Navajo-Hopi Nations,Flagstaff & Winslow News
Fri, May 29

Oak Creek's West Fork: Cool scenery for hot hikers

Photo by Lisa Viotti

Photo by Lisa Viotti

SEDONA, Ariz. - Sedona and Oak Creek offer tons of hiking trails, but the West Fork of Oak Creek may be the crown jewel. The scenic red rocks are always a plus and there is plenty of water along this trail that brings out wildlife and birds - and for cooling off the hikers.

Flagstaff nature photographer Lisa Viotti said this trail offers endless possibilities for adventurous hikers. She's right. This is the south end of the trail. The north end of West Fork begins in Flagstaff. The Sedona side has the red rock and more hikers.

The north end has less hikers, more ferns and brush and appears a bit greener.

Although the Flagstaff side is less traveled, both sides can get some heavy hiking traffic for the first two to four miles. After that, most hikers turn around. On some Flagstaff Hiking Club trips some years back, the entire 14 miles was hiked, and a car shuttle waited at the other end.

The full 14-mile hike often means wading in water that was shoulder deep or higher. Camera buffs are well advised to have a waterproof bag or a flotation device to keep the cameras dry. Hikers will crisscross the stream many times, but for the first several miles, the stream is usually shallow.

Viotti's favorite part of the hike is that at any given moment hikers could go down to the stream to relax.

Viotti recently enjoyed a few miles from the Sedona side noting that the flowers and berries were abundant.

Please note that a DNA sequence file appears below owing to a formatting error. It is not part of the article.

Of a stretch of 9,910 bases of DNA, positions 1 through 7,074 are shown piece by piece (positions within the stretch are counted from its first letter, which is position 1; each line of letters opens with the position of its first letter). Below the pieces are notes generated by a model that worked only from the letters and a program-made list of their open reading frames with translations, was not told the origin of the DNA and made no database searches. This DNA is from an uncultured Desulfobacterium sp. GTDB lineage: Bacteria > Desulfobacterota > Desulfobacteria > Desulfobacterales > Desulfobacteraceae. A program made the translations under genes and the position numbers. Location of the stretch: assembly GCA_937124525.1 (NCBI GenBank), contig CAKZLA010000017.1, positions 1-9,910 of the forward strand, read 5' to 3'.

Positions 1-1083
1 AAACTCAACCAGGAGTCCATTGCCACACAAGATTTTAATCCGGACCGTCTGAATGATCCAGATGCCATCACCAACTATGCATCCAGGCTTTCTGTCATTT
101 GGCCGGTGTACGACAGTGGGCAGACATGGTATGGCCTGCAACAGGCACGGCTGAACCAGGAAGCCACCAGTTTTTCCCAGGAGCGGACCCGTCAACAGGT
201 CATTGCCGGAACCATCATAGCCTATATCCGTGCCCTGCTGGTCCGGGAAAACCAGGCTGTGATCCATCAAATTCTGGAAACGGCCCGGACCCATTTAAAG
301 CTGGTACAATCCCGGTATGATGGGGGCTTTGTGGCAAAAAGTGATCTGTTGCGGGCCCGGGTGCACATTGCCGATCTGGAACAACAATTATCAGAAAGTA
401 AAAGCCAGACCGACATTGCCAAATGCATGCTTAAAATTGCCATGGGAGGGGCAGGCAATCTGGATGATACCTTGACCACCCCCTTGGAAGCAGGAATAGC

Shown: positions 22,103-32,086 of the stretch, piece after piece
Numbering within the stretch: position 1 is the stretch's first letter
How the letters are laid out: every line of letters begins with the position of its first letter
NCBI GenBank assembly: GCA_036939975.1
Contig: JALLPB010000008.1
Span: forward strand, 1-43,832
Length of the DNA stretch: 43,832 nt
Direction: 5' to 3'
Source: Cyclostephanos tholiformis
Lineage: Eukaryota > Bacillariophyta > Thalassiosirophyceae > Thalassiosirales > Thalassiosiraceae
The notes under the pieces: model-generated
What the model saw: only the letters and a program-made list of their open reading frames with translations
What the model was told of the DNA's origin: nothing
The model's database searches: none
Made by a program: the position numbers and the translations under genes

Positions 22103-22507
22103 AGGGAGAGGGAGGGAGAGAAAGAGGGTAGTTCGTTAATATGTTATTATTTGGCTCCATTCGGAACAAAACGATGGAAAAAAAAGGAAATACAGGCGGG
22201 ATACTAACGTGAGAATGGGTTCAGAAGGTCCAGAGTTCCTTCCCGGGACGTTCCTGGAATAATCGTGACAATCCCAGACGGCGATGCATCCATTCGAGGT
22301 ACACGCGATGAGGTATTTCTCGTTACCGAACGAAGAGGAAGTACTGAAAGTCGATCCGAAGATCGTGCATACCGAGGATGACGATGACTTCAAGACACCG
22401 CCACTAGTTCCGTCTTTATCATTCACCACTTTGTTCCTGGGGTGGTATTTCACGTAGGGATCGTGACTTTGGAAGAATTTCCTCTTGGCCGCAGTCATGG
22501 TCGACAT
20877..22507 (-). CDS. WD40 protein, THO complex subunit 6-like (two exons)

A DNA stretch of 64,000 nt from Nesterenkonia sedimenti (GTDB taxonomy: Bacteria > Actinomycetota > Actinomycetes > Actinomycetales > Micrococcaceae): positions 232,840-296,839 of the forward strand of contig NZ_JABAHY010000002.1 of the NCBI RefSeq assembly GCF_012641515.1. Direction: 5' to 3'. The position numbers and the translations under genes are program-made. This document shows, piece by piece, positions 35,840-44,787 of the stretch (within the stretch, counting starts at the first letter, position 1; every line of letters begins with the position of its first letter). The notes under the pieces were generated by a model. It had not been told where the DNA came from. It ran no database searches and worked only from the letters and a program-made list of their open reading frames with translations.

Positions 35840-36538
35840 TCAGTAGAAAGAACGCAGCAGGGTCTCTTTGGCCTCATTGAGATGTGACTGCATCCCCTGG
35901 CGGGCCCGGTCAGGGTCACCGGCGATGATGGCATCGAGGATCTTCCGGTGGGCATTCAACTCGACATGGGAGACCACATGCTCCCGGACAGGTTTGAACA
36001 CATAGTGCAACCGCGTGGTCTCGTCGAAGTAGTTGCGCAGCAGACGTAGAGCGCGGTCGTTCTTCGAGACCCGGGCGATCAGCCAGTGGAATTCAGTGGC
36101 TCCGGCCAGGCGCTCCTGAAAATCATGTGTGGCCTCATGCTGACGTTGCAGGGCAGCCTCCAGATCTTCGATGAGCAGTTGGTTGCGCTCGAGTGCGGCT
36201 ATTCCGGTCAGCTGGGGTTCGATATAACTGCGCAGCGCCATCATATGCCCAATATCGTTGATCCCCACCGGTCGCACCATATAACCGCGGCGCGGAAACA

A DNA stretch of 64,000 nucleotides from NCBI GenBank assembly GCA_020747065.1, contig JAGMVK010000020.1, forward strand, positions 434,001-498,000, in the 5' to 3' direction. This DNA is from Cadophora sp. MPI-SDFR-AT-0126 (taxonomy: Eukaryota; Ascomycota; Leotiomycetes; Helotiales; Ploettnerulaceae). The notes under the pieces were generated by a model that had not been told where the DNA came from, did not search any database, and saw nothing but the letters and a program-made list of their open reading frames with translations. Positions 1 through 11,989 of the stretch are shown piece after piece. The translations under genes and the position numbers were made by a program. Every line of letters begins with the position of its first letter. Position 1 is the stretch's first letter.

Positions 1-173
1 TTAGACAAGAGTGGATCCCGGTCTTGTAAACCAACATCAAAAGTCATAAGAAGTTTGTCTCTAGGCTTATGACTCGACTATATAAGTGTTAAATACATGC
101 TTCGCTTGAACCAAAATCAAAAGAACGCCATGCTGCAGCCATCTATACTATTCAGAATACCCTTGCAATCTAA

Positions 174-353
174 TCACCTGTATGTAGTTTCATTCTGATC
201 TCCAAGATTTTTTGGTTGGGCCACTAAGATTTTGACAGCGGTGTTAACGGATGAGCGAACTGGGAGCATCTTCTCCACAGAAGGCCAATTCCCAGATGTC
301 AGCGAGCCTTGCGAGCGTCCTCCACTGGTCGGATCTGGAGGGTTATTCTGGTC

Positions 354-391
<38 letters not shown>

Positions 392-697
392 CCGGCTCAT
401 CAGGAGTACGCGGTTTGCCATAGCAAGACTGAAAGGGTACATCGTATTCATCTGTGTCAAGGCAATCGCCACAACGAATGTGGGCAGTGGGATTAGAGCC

The plant life is so abundant here that most of it has been designated the Oak Creek Research Natural Area. Flowers include columbine, wild grape, lupines and poison ivy. Squirrels, mule deer and snakes are among the visitors.

"The sound of the water was intoxicating," she said. "The air was cool and crisp."

Viotti was cool and crisp because ponderosa pines, Douglas firs, box elders, cottonwoods, velvet ash, Arizona walnut, big tooth maple and Gambel oak dot the area giving lots of shade to hikers. Of course, the 1,000-foot-tall red rock cliffs provide more shade as well as beauty.

The paths start out paved, but there are a few ups and downs along this trek becoming more so as the hike gets deeper in past the four-mile mark.

The elevation begins at 5,400 feet in Sedona and the trail is easy to follow.

Camping is prohibited in the lower six miles of the canyon, but after that hikers can pitch a tent. October is a great time to take this hike because the maples and oaks offer a colorful yellow and pink fall visual extravaganza.

The West Fork of Oak Creek is part of Coconino National Forest.

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